We know food fuels our bodies, but it is important to realize that what we eat can also affect our mood. Sure, when we’re down, a lot of us reach for chocolate or comfort food like mac and cheese or mashed potatoes. But would different food choices be more effective at lifting our spirits?
Some comfort foods give us a boost partly because they’re what the nurturers from our past might have fed us, but also because they help produce serotonin and other mood-enhancing brain chemicals. Carbohydrates, for example, increase levels of the amino acid tryptophan, which can be converted to serotonin and boost our feeling of well-being. For some people, carbs work wonders for their psyche; unfortunately, a high-carbohydrate meal leaves others feeling tapped out.
Many nutritionists agree that foods high in B6 and other B vitamins, such as spinach and other leafy green vegetables, plus whole grains, fish and poultry, are crucial to producing the chemicals that enhance our mood. However, alcohol, caffeine, refined sugar, nicotine, birth control pills and hormone replacement therapy can all deplete levels of the B-complex vitamins, so even those eating a diet high in B6 might consider taking a vitamin supplement as well. In addition to the B vitamins, eating fish or other sources of omega-3 fatty acids, cutting back on foods laden with chemicals and preservatives and staying hydrated could help ward off the blues, according to Jeannie Crabtree, who wrote the article “Depression Help the Natural Way” for Health-Doc.com.
The real problems start when you try to treat that dragged-down feeling with caffeine and sugar, thinking they’ll perk you up. They will, briefly, but then comes the crash, and you’re worse off than before. According to Selene Yeager, author of “Prevention’s New Foods for Healing,” a study of 20 people with serious depression showed that cutting all sugar and caffeine from their diets significantly improved their depression levels.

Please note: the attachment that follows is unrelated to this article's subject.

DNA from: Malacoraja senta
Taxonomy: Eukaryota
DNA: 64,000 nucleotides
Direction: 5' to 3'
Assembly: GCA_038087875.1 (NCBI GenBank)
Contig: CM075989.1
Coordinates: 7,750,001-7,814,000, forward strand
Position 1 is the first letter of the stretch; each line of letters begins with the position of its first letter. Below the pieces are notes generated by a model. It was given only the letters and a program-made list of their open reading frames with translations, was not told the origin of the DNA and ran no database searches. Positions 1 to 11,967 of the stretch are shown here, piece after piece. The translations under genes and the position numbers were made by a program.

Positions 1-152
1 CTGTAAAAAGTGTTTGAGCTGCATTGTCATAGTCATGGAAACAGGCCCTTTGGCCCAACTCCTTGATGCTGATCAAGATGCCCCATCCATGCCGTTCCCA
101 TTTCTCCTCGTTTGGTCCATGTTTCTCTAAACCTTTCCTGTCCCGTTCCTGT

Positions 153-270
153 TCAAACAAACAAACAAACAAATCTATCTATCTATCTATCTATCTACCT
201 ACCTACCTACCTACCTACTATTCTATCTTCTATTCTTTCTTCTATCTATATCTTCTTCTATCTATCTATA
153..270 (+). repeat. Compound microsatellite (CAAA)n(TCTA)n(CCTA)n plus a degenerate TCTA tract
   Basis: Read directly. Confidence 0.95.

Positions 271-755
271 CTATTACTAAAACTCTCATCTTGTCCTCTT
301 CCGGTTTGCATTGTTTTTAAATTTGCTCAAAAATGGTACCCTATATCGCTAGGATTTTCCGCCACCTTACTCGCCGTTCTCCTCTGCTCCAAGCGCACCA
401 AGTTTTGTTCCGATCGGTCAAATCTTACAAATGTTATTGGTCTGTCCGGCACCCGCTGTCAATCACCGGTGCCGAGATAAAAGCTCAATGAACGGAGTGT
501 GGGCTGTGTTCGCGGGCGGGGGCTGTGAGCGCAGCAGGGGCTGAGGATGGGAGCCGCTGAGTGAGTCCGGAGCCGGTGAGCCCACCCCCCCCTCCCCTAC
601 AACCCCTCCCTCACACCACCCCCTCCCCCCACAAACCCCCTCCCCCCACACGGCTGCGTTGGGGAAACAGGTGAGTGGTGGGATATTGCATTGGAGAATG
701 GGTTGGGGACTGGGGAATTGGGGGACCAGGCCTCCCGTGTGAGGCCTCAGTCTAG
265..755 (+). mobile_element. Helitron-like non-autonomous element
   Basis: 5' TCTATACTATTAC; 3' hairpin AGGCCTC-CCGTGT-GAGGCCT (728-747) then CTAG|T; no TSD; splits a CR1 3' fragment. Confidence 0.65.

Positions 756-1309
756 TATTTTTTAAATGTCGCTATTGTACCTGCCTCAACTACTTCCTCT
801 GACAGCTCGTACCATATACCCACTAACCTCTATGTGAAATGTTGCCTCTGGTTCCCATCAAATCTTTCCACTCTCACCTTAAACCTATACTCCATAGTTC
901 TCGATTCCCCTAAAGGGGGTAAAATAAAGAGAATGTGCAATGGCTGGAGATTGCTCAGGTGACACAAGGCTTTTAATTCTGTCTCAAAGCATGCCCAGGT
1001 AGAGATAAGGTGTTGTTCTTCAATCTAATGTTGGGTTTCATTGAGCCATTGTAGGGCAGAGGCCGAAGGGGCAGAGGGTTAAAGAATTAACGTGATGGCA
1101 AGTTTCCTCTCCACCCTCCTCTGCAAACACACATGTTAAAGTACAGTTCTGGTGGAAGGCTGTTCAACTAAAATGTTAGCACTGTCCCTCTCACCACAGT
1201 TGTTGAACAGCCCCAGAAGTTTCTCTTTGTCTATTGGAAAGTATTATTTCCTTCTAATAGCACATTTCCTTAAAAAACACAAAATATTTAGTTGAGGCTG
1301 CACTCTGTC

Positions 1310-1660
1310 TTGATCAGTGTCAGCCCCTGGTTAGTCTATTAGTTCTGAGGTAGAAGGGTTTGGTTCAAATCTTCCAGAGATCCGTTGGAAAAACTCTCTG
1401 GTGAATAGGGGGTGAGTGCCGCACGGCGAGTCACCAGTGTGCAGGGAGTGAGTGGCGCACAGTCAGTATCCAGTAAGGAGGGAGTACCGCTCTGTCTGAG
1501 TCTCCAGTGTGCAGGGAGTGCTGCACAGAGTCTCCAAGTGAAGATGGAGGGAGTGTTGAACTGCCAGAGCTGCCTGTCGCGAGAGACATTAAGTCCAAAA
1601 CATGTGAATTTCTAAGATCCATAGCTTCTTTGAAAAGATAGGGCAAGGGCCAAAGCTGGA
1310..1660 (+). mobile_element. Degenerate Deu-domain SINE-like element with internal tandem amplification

Annemarie Colbin, Ph.D., who writes a blog titled “The Food Doctor”, suggests that people who are mildly depressed completely cut out refined sugar: “No sweetened cereals, no breads or bean salads with sugar in them, no muffins, no cookies, no jams, no desserts. This means careful label reading, as well as very conscious eating.” Colbin also suggests avoiding canned or frozen foods and tracking your protein intake because protein can combat sugar cravings.
If you’re lucky, beating the blues might be as simple as drinking more water and taking a B vitamin. If not, a sober look at your diet and some serious changes may be in order. If your happiness is at stake, it’s surely worth a try.
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